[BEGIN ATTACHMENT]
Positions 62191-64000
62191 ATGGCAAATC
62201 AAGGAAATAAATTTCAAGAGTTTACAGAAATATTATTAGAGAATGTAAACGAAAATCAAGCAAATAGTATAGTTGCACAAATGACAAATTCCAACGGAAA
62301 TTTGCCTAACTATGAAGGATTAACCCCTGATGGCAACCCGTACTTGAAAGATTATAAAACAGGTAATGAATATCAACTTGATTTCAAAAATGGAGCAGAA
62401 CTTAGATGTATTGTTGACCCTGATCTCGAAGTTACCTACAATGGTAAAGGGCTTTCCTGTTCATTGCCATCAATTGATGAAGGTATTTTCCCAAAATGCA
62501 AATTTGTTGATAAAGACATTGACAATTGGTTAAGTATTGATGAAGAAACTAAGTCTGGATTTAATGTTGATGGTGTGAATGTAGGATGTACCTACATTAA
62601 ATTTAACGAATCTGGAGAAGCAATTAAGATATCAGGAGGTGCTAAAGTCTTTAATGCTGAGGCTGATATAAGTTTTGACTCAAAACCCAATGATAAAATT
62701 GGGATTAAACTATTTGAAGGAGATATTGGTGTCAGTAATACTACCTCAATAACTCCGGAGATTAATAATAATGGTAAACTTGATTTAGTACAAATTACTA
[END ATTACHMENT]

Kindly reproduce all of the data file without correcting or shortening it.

Positions 62191-64000
62191 ATGGCAAATC
62201 AAGGAAATAAATTTCAAGAGTTTACAGAAATATTATTAGAGAATGTAAACGAAAATCAAGCAAATAGTATAGTTGCACAAATGACAAATTCCAACGGAAA
62301 TTTGCCTAACTATGAAGGATTAACCCCTGATGGCAACCCGTACTTGAAAGATTATAAAACAGGTAATGAATATCAACTTGATTTCAAAAATGGAGCAGAA
62401 CTTAGATGTATTGTTGACCCTGATCTCGAAGTTACCTACAATGGTAAAGGGCTTTCCTGTTCATTGCCATCAATTGATGAAGGTATTTTCCCAAAATGCA
62501 AATTTGTTGATAAAGACATTGACAATTGGTTAAGTATTGATGAAGAAACTAAGTCTGGATTTAATGTTGATGGTGTGAATGTAGGATGTACCTACATTAA
62601 ATTTAACGAATCTGGAGAAGCAATTAAGATATCAGGAGGTGCTAAAGTCTTTAATGCTGAGGCTGATATAAGTTTTGACTCAAAACCCAATGATAAAATT
62701 GGGATTAAACTATTTGAAGGAGATATTGGTGTCAGTAATACTACCTCAATAACTCCGGAGATTAATAATAATGGTAAACTTGATTTAGTACAAATTACTA